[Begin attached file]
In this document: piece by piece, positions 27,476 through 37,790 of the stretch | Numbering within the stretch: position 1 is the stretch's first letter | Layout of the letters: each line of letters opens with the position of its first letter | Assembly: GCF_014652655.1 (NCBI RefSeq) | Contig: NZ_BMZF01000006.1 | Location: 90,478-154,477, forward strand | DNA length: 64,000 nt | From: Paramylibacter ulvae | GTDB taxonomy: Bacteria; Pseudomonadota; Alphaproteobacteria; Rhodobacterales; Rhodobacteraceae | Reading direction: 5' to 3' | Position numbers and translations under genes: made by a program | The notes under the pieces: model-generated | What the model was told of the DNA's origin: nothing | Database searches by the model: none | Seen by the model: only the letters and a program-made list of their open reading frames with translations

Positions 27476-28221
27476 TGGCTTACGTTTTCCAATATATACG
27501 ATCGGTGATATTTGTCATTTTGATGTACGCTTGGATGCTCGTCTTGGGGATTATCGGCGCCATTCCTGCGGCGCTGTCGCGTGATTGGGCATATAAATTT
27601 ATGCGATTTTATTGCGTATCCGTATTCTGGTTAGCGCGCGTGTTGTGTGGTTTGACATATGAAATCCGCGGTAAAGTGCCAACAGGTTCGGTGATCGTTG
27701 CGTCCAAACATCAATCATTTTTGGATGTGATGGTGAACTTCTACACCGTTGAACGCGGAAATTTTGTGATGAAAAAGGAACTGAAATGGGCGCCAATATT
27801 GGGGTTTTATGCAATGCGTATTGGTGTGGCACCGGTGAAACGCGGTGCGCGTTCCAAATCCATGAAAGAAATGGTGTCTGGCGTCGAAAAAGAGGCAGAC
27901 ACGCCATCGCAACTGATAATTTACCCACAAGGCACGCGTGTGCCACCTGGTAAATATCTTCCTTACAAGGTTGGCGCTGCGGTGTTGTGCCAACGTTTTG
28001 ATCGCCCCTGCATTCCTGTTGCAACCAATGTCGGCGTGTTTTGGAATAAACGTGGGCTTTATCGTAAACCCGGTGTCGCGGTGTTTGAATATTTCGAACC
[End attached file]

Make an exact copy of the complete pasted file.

In this document: piece by piece, positions 27,476 through 37,790 of the stretch | Numbering within the stretch: position 1 is the stretch's first letter | Layout of the letters: each line of letters opens with the position of its first letter | Assembly: GCF_014652655.1 (NCBI RefSeq) | Contig: NZ_BMZF01000006.1 | Location: 90,478-154,477, forward strand | DNA length: 64,000 nt | From: Paramylibacter ulvae | GTDB taxonomy: Bacteria; Pseudomonadota; Alphaproteobacteria; Rhodobacterales; Rhodobacteraceae | Reading direction: 5' to 3' | Position numbers and translations under genes: made by a program | The notes under the pieces: model-generated | What the model was told of the DNA's origin: nothing | Database searches by the model: none | Seen by the model: only the letters and a program-made list of their open reading frames with translations

Positions 27476-28221
27476 TGGCTTACGTTTTCCAATATATACG
27501 ATCGGTGATATTTGTCATTTTGATGTACGCTTGGATGCTCGTCTTGGGGATTATCGGCGCCATTCCTGCGGCGCTGTCGCGTGATTGGGCATATAAATTT
27601 ATGCGATTTTATTGCGTATCCGTATTCTGGTTAGCGCGCGTGTTGTGTGGTTTGACATATGAAATCCGCGGTAAAGTGCCAACAGGTTCGGTGATCGTTG
27701 CGTCCAAACATCAATCATTTTTGGATGTGATGGTGAACTTCTACACCGTTGAACGCGGAAATTTTGTGATGAAAAAGGAACTGAAATGGGCGCCAATATT
27801 GGGGTTTTATGCAATGCGTATTGGTGTGGCACCGGTGAAACGCGGTGCGCGTTCCAAATCCATGAAAGAAATGGTGTCTGGCGTCGAAAAAGAGGCAGAC
27901 ACGCCATCGCAACTGATAATTTACCCACAAGGCACGCGTGTGCCACCTGGTAAATATCTTCCTTACAAGGTTGGCGCTGCGGTGTTGTGCCAACGTTTTG
28001 ATCGCCCCTGCATTCCTGTTGCAACCAATGTCGGCGTGTTTTGGAATAAACGTGGGCTTTATCGTAAACCCGGTGTCGCGGTGTTTGAATATTTCGAACC